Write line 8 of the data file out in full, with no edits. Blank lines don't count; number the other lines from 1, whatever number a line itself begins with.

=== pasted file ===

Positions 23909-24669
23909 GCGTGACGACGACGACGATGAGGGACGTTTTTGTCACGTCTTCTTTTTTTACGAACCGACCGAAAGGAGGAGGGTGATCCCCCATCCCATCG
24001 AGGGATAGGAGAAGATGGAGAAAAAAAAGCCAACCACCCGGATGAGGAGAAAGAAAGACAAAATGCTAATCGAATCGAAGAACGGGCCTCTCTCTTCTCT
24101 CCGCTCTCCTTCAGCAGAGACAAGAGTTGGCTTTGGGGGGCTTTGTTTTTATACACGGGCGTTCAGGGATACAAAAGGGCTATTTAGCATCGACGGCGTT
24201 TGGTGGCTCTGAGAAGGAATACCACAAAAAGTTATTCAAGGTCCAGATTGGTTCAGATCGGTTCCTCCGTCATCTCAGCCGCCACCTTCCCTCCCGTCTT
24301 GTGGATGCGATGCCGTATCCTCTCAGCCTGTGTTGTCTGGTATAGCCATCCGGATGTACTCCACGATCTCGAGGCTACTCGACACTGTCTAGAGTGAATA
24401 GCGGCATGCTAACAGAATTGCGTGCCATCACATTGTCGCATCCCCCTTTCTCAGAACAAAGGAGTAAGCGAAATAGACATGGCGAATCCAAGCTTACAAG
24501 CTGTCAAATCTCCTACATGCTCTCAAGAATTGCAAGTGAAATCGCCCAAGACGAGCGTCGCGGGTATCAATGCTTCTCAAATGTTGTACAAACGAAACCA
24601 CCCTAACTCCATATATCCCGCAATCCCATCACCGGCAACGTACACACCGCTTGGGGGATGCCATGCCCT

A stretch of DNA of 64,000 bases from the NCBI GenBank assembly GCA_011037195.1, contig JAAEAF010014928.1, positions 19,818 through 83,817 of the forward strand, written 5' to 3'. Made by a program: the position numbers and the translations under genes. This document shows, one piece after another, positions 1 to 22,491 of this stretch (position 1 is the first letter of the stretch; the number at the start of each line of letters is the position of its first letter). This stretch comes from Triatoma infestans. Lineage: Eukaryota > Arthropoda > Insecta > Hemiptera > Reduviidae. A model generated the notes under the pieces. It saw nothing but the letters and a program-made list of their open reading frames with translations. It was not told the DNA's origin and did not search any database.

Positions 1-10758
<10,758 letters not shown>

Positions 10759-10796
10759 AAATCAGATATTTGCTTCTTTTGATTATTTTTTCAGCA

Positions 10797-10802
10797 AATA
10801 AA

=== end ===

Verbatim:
24501 CTGTCAAATCTCCTACATGCTCTCAAGAATTGCAAGTGAAATCGCCCAAGACGAGCGTCGCGGGTATCAATGCTTCTCAAATGTTGTACAAACGAAACCA